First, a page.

Scrutinizing the various traps lying in wait for the unwary would-be community builders, I want to point to something John Michael Greer said in last week’s post on The Costs of Community:

    I know a fair number of people in activist circles who speak in glowing terms about community; most of them don’t belong to a single community organization. I also know a fair number of people who’ve tried to launch community projects of one kind or another; most of these projects foundered due to a fatal shortage of people willing to commit the time, effort, and emotional energy the project needed to survive. [emphasis mine]

Note the language. The project is assumed to be primary and needs to survive. The humans are resources in short supply that are to work on its behalf. This sort of conceptualizing, I submit to you, is part and parcel of the problem. Turning the argument upside down… what if we actually have a fatal shortage of projects committed to serve the needs of the people who do show up, aiming to help them survive and thrive?! Let’s ask ourselves: do projects need emotional energy, or do humans?

Who wants to be a warm body for some ambitious goal-achiever? Don’t we already get that ad nauseam in the mainstream world? It’s no less unpleasant when it happens on behalf of “green” goals. People intuitively know when they are no longer respected as “ends in themselves” but have merely become somebody’s means to an end. They stop showing up.

If being with a group has become a slog, it’s a good sign that community has fled. As soon as goals take precedence over humans and the flow of their relating, connecting and funning activities, we are right back to same old, same old.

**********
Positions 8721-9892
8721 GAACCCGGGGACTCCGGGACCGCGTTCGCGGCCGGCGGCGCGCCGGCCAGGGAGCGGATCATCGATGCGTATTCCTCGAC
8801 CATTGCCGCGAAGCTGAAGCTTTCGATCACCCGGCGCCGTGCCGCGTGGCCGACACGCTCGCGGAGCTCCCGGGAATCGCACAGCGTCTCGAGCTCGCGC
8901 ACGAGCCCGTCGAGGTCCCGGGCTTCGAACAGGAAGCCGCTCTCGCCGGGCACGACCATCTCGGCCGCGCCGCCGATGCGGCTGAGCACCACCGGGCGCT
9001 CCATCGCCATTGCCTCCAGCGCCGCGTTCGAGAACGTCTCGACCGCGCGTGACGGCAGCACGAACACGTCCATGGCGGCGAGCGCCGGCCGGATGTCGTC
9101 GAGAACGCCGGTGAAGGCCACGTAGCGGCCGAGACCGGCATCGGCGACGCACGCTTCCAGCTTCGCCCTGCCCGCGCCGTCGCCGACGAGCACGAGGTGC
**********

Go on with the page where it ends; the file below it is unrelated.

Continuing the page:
When rural women gather for a canning bee, it’s not that the goal of putting up the peach harvest is unimportant. That goal is vital. But they keep coming together because hanging out, reconnecting, gossiping, laughing, sharing food, giving and getting support, and telling stories is equally important and is energizing, revitalizing, and enjoyable to boot. The event transcends the stated goal… it turns a necessary chore into an opportunity to experience community.

The system has trained us well to chase goals at the expense of living. Enough. No more organizing for some noble cause and then becoming its serfs. Let the intent be a beacon that brings us together. Then let’s leave it in the background, and play with what we’ve got. See what the group can do together while the good times roll.

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